TLC NEWSLETTER April 2024

April Highlights

  • Congratulations to our TLC seniors who are receiving college acceptances at the moment, and all those who are taking steps to prepare and plan for their future. This month we are recognizing Marilynn Roybal, 12th grade Homeschool Program student who has been with TLC since Kindergarten. Marilynn has so far received acceptances from SDSU, Cal Poly, and UC Berkeley. Congratulations, Marilynn!
  • Seniors: We would love to hear about and celebrate any good news you receive! Please email tlcstudentnews@learningchoice.org with any updates.
Marilynn at an event at UC Berkeley
  • Elementary School Students at TLC Chula Vista celebrated this month's spirit day (Ocean Day) by learning about ocean habitats, such as the sunlit zone, twilight zone, and midnight zone. They also learned about marine life that inhabit the different zones. To cap off their learning, they dressed up to show their ocean spirit!
Ms. Morris's students at TLC Chula Vista

Social-Emotional Learning

Building Empathy For Our Earth

Social-Emotional Learning often focuses on building the skill of empathy – “the ability to understand and share the feelings of another.”

It is important for our learners to develop empathy in order to be both good students and good humans. Research shows that practicing empathy helps to build trust and cooperation among groups, thus forming a caring community.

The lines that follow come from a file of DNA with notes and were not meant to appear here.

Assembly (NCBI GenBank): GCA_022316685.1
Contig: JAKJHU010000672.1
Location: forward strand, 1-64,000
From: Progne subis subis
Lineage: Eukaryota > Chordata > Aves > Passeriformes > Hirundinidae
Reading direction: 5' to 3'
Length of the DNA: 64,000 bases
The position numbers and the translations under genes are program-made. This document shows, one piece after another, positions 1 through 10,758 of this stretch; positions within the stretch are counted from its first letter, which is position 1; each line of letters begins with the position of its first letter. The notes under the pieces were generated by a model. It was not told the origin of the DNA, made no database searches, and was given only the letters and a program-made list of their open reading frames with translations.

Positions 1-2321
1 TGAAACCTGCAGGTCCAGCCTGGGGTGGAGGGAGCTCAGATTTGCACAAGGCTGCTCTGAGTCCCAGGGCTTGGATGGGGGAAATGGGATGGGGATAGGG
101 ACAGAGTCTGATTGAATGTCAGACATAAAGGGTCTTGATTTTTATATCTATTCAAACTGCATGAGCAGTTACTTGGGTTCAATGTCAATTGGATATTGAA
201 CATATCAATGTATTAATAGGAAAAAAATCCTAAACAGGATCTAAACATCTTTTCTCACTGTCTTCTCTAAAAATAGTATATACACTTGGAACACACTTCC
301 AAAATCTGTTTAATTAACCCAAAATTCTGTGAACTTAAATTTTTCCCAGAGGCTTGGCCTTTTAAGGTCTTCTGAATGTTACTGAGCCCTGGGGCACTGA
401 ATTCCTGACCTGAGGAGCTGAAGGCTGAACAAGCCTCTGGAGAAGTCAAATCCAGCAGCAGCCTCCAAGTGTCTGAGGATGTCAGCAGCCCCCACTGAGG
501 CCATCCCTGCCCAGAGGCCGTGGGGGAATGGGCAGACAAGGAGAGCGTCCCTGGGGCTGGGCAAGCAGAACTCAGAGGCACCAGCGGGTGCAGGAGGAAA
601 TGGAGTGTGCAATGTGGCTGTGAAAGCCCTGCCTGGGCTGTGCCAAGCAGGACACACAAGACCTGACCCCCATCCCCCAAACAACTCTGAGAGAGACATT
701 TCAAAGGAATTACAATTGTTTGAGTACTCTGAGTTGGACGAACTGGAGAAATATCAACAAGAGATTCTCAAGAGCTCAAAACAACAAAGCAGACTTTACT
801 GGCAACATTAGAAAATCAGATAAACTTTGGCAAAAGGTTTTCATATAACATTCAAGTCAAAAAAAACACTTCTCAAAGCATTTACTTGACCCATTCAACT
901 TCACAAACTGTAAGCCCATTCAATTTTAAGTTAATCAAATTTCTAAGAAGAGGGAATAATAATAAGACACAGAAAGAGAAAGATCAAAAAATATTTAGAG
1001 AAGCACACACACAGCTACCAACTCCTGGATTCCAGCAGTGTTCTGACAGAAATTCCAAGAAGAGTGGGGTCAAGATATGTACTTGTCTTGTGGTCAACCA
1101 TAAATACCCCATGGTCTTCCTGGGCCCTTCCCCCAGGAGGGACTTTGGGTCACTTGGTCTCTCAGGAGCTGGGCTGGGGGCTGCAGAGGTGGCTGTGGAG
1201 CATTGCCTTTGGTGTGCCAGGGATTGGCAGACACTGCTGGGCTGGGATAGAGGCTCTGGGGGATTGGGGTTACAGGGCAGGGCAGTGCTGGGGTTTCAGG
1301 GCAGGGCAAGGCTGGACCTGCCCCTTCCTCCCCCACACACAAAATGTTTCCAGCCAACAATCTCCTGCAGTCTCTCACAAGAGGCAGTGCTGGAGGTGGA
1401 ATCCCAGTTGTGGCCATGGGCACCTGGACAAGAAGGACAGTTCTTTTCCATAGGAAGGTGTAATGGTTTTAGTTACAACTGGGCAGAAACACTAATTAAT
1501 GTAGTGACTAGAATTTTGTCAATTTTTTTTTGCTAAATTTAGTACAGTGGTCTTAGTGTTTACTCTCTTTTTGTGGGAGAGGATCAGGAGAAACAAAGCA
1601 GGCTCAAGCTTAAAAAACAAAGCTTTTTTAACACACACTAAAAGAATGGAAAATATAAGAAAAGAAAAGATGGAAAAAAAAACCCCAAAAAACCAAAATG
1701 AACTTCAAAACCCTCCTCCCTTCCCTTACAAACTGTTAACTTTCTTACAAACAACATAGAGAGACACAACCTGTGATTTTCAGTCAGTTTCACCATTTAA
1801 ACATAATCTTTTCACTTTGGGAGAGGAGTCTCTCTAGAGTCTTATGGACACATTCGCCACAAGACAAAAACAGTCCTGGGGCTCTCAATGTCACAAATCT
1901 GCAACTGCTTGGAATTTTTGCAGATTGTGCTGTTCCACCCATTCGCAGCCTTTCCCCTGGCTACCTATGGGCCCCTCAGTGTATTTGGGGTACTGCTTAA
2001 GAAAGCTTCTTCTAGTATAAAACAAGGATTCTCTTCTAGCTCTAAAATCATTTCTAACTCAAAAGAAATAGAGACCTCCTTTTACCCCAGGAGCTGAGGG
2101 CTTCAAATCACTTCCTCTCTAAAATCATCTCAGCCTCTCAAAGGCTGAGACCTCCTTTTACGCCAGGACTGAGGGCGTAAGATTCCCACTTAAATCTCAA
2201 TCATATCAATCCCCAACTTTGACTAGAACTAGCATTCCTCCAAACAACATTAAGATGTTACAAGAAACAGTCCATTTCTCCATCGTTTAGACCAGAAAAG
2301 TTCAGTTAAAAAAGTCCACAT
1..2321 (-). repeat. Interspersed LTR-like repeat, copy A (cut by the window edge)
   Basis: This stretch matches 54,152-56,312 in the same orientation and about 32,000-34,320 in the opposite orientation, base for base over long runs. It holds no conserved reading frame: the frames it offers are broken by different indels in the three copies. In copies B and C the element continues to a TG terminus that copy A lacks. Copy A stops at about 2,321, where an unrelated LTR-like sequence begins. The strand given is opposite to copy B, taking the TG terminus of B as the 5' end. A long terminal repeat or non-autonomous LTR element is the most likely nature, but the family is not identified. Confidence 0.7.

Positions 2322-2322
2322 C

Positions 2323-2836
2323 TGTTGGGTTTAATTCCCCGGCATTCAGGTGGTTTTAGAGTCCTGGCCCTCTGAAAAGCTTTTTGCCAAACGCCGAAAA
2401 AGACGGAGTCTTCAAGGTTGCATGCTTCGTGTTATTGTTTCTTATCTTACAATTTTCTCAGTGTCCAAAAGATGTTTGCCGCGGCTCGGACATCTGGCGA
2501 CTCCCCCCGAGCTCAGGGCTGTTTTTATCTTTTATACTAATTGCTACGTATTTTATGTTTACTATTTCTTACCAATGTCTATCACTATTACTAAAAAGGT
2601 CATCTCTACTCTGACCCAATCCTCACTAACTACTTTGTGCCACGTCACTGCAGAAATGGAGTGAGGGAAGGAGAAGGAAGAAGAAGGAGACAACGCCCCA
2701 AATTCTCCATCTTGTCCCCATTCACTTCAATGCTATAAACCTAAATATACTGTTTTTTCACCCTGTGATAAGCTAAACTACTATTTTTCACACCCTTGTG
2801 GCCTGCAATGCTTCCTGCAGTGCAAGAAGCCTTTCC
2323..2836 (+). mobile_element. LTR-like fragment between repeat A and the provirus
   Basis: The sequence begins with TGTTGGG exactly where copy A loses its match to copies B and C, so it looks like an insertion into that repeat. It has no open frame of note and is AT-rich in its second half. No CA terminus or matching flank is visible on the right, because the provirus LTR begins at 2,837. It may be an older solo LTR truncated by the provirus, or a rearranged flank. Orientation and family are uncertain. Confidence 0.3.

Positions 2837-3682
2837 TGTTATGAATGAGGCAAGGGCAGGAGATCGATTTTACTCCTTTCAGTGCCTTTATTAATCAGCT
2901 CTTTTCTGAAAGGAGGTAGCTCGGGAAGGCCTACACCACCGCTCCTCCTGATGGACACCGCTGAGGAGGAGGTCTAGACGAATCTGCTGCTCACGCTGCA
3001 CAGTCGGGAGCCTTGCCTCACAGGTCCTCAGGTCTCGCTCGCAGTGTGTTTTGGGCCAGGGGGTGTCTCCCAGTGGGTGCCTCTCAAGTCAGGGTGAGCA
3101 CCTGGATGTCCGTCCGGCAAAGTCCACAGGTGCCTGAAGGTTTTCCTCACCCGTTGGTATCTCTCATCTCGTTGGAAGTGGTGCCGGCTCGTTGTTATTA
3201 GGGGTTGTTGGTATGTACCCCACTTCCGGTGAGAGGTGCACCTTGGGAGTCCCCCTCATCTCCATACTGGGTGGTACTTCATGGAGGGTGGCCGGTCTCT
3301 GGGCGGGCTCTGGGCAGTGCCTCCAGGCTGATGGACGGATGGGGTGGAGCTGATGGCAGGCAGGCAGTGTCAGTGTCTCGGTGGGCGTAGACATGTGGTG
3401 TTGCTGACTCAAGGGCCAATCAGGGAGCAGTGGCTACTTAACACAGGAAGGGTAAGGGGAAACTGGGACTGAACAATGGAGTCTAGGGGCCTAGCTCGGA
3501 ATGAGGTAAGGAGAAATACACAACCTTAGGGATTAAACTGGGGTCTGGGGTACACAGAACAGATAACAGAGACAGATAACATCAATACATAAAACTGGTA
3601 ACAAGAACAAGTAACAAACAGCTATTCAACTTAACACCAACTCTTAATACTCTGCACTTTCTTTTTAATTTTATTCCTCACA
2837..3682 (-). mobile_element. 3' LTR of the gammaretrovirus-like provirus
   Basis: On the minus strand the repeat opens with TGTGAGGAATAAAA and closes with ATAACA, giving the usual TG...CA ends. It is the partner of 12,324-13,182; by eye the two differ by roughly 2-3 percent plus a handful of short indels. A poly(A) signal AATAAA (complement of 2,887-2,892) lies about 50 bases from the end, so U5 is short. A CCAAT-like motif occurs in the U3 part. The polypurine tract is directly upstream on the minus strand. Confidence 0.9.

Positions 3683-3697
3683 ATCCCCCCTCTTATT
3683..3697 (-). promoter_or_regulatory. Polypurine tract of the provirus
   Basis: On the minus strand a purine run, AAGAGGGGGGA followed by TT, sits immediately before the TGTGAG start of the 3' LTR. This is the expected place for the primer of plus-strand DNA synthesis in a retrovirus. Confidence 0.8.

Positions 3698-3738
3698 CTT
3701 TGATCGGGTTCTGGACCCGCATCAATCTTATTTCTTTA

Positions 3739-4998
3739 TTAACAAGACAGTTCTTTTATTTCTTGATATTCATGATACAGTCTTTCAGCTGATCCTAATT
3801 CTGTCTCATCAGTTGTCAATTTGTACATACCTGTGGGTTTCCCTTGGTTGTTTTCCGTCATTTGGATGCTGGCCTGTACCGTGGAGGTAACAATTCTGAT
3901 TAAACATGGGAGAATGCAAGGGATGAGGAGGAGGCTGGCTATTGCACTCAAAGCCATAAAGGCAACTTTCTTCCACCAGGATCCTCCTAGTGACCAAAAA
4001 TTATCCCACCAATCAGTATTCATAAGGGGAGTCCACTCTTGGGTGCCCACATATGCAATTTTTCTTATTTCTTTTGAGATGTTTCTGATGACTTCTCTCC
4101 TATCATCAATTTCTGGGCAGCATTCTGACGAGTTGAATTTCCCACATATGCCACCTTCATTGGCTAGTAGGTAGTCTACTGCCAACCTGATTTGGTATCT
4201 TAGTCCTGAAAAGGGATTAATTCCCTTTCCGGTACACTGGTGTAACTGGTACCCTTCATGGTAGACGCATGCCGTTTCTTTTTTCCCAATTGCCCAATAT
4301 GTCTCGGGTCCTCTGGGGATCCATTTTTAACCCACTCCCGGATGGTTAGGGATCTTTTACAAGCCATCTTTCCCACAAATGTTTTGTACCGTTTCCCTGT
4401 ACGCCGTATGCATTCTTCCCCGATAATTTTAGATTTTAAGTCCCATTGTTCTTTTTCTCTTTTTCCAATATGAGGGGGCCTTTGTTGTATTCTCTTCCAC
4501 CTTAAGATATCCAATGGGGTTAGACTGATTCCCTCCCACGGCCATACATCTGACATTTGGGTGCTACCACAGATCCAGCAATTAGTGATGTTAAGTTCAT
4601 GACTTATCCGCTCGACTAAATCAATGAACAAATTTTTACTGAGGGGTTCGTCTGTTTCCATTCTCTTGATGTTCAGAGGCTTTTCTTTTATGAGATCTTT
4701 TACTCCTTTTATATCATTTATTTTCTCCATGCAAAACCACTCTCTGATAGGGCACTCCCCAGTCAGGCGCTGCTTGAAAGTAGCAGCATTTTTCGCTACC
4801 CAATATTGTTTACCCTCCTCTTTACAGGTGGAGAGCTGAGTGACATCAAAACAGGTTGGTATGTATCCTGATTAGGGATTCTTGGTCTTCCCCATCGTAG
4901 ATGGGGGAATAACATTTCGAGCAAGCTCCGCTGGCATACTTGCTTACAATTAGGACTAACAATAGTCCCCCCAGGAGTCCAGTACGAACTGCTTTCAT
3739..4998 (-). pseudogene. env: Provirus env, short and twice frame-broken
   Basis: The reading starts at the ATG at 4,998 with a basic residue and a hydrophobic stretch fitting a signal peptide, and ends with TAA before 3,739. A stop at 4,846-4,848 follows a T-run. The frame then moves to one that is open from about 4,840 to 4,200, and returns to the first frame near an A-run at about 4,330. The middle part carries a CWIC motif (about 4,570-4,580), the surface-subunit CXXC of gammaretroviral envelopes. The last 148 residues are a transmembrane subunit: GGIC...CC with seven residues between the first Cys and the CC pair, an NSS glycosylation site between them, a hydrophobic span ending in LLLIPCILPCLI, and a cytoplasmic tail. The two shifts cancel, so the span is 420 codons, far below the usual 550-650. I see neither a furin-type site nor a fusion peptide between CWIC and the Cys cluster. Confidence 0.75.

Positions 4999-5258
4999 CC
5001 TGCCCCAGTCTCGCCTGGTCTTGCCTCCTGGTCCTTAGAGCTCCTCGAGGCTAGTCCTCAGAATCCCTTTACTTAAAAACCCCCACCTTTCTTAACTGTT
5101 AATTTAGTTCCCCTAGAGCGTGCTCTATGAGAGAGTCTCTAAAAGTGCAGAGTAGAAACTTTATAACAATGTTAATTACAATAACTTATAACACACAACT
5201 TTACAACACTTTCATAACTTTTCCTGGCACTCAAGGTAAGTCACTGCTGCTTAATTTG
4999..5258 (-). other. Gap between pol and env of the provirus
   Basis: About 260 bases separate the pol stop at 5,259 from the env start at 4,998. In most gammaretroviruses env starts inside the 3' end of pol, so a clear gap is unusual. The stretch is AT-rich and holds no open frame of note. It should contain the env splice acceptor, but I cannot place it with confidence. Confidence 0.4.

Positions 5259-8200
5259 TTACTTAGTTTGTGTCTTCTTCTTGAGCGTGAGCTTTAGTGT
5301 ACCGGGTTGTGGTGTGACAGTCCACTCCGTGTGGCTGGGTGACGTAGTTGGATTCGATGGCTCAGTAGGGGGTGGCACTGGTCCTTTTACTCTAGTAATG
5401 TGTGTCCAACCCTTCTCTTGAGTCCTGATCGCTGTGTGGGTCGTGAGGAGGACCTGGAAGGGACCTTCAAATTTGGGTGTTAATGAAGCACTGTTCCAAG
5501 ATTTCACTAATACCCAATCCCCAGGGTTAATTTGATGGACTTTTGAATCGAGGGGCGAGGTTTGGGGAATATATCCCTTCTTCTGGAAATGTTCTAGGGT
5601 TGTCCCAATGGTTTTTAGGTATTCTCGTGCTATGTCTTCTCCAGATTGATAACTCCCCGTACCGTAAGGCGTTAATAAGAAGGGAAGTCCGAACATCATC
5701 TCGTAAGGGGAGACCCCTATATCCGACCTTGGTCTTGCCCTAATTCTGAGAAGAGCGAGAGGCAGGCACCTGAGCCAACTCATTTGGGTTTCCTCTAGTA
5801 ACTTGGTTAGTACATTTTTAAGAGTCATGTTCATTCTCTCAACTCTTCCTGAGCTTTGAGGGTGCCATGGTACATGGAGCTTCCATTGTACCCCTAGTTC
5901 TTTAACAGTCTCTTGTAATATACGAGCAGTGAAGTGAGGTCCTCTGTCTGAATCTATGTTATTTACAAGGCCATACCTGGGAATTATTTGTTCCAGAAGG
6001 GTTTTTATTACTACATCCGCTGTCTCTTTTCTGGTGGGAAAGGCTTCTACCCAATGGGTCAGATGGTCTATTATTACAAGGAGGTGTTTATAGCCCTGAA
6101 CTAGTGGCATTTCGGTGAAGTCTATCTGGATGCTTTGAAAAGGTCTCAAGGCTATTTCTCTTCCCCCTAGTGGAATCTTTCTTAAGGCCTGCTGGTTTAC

In addition, it has been found that students with higher levels of empathy are able to build relationships and listen more easily, and often have better grades and long term success.

While empathy is therefore clearly important for our schools and communities, this Earth Month we would like to encourage you to expand the practice of empathy beyond people to include all living things and our earth.

As the Empathy for Sustainability project describes,

Empathy can impact the environment in a variety of ways. When we feel a sense of connection and care for the environment, we are more likely to be motivated to take steps to preserve it, such as recycling, conserving energy or supporting organizations that advocate for the environment.
By increasing empathy for the environment, we can make a more meaningful impact on creating a sustainable future for our planet and all its inhabitants.

Learning More

You can find more information about Earth Month, why it matters, and what you can do to protect the earth on this page from the Truckee Meadows Parks Foundation.

There are many other ways to learn more, increase our empathy, and adjust our actions. Below are a few facts to help get you started.

Did you know that?

  • In its lifetime, one reusable bag can prevent the use of 600 plastic bags.
  • Recycling one can of soda will save enough energy to power a tv for three hours.
  • Shutting down a computer when it's not in use cuts the energy consumption by 85 percent.
  • For every mile walked instead of driven, nearly one pound of pollution is kept out of the air.

Student Work Spotlight

This month’s student work highlight comes for TLC La Mesa’s first graders. To celebrate Spring, students in Ms. Wilson’s first grade class learned about the life cycle of a chick. Students first studied the life cycle of this animal through books and then wrote about it to reinforce their learning. Then they took the additional step of hatching live baby chickens in their classroom incubator.